We listed below the breathtaking destinations— among the best in Colombian tourism— that will bring out the best of you.

Laguna de Guatape and Coffee

Guatape is an oddly outstanding destination. It is about 2 hours away from Medellin. We suggest avoiding holidays and weekends to get a fully pleasant experience.

Laguna de Guatape has lush and green surroundings. Going on a boat trip will give you a more intimate look at the magnificent natural beauty.

Climbing El Penol is a must thing to do in Colombia.
Climb the El Penol to see the magnificent view of Guatape.

It is best seen from the top of El Peñol— a main landmark that is a giant rock with about 700 steps. Climbing El Peñol is at the top when it comes to the things to do in Colombia— you won’t regret every step of the way.

Among the famous attractions in Guatape is Pablo Escobar’s abandoned Mansion— La Manuela, where you can play paintball and capture the flag game.


A well-maintained house around Plazoleta de los Zocalos.
Check out the artworks surrounding Plazoleta de los Zocalos.


The town of Guatape is not to be missed. Plazoleta de los Zócalos — the charming town center— is bursting with vibrant colors and well-maintained houses to indulge in. It is best seen at night.

Columbia has a reputation for producing mild and well-balanced coffee beans; so after a full-day trip, don’t forget to enjoy excellent coffee from Café La Viña.


Jardin Botanico de Medellin and Parque Explora

Delightful flowers at Jardin Botanico de Medellin.
Visit Jardin Botanico de Medellin to see various Orchid species.

Take a look at over a thousand of various living species in the Jardin Botanico. Escape the busy world by exploring the most famous Medellin botanical garden— for free.

Explore each of the following zones that is full of life:

  • Tropical Forest
  • Francisco José de Caldas Lake
  • Desert Garden
  • Garden of Orquideorama
  • The House of Butterflies
  • Garden of Palms

Women in Medellin would love to experience a pleasant atmosphere of people celebrating life, so we suggest for you to have picnics in this paradise.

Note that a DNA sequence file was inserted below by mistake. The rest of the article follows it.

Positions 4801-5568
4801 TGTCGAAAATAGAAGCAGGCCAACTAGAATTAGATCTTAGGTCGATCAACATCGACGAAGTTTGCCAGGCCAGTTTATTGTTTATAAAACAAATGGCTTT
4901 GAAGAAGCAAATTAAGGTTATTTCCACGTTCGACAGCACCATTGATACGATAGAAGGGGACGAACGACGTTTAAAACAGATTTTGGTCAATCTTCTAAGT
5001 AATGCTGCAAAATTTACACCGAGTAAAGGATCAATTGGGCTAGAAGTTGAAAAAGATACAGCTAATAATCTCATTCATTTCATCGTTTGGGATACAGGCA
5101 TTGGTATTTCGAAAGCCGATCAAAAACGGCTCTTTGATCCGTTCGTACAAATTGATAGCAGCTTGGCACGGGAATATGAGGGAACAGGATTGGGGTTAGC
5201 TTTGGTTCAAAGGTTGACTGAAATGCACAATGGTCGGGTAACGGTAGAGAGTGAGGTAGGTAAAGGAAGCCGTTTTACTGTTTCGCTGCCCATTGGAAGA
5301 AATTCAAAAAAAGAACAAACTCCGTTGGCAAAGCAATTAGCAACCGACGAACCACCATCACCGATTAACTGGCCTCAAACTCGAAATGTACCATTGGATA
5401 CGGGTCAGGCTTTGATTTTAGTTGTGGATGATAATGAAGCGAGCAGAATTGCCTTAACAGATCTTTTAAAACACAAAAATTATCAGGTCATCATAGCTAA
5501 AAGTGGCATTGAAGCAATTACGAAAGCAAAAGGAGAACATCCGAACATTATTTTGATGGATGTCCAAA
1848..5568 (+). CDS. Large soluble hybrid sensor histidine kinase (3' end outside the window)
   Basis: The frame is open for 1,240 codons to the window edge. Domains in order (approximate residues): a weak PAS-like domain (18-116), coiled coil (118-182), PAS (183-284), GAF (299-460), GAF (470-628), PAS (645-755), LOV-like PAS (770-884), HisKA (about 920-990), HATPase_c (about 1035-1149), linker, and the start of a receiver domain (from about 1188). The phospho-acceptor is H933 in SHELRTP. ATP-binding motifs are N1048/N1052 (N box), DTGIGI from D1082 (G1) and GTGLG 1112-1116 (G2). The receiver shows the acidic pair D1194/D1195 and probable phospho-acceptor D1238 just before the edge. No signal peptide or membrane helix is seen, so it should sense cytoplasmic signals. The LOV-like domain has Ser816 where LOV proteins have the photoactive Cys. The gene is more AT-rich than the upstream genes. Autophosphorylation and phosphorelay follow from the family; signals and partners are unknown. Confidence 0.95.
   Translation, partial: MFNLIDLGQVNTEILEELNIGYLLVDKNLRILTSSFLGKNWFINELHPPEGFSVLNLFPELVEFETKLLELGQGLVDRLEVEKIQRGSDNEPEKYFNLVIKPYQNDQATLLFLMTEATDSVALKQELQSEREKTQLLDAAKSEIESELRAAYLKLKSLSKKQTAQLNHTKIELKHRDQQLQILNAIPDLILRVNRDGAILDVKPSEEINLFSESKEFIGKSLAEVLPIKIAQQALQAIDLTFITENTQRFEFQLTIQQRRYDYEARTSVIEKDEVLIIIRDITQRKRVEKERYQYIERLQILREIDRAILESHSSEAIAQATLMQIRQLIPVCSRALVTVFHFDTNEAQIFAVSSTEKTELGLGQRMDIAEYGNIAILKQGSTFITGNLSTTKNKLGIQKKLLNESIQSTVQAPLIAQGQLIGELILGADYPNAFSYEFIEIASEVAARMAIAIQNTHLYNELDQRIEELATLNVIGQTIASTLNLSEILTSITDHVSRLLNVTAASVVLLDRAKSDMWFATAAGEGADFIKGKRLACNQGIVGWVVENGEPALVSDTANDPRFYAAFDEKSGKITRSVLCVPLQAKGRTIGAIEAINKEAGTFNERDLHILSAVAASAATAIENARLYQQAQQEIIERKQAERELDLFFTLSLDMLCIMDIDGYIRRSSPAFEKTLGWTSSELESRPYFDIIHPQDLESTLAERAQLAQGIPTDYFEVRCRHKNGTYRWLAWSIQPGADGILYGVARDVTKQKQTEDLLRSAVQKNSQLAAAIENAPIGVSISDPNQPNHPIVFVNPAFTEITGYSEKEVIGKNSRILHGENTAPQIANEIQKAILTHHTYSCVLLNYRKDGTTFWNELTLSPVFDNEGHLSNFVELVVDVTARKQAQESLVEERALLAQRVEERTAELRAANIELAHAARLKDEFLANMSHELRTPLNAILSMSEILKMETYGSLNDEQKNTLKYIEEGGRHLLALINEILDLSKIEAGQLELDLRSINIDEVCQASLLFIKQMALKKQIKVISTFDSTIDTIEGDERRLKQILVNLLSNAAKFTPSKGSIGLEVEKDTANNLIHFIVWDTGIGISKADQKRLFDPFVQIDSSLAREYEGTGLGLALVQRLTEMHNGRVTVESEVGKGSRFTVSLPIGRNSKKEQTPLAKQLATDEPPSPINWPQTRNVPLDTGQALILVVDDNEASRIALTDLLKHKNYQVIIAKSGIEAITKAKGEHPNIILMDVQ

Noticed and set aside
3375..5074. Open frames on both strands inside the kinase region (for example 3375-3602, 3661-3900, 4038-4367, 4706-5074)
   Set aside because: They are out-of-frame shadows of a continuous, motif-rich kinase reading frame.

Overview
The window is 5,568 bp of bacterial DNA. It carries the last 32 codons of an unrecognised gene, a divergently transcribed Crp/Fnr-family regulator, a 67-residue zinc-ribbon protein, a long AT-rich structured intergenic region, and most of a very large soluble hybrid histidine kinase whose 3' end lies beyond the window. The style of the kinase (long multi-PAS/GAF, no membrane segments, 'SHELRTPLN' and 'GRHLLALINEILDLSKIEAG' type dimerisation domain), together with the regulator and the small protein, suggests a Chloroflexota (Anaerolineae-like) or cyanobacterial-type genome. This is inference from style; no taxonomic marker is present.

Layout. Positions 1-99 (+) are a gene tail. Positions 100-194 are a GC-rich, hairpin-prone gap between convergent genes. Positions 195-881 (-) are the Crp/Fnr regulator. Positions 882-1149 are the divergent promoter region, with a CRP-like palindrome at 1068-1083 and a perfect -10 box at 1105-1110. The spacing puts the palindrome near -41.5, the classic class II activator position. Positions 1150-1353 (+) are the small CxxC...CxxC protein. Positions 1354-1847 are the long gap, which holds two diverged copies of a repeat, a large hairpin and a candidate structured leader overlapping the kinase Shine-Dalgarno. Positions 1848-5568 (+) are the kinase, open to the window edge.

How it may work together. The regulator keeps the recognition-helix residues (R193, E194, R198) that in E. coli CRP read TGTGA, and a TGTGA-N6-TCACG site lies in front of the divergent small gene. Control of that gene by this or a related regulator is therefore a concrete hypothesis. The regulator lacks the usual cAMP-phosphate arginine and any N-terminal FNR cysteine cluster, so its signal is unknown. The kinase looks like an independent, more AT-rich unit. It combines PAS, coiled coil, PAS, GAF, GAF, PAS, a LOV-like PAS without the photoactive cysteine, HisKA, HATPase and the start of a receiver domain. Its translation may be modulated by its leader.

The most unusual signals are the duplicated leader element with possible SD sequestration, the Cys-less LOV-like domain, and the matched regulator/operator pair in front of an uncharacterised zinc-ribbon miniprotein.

When the day hasn’t ended, head over to Parque Explora.

Popular among kids and kids at heart.
Immerse yourself in the world of Science at Parque Explora.

Parque Explora is conveniently located next to the Jardin Botanico de Medellin. Exploring this very interactive science museum is noted as second in the things to do in Colombia.

You can find a large aquarium with a wide variety of fishes, a terrarium containing reptiles with their history; then, an outdoor dinosaur exhibition.

Below are four main halls of Parque Explora that will stimulate your mind:

  • On Stage
  • Time
  • Mind
  • Music

Women in Medellin would love to hear about the things you know of and would find your curiosity in various areas— that Parque Explora can help you with— very attractive.

We warn you to be careful when bringing up Pablo Escobar and the Narcos TV series— though it helped Colombia tourism— because local paisas prefer not to talk openly about it. Escobar has caused suffering to other paisas, who are putting their best efforts in burying the past.

The Medellin Metrocable

The cheapest sightseeing trip in the world.
Travel around Medellin through Medellin Metrocable.

Built in 2004, you can expect a clean, secure and scenic ride with the Medellin Metrocable. Immerse yourself in the excellent view the ride offers because you’ll get insights on the everyday life of people in the small towns, including the once infamous neighborhoods, in the mountains.

Medellin Metrocable is the world’s first aerial tram system. “It was a blessing from God,” said Rosalba Restrepo, President of the Community Neighborhood Committee. It has connected the city center to the once neglected areas, which led to social transformation and increased economic growth.

It is best to take the ride in the morning. We suggest for you to avoid rush hours and bad weather; also, to be careful with your things, and of solicitors around.


Newest, beautiful, single women now added for week of Wednesday, May 22, 2019 - Tuesday, May 28, 2019
You have to meet the women to marry them! We have group singles tours departing nearly every month!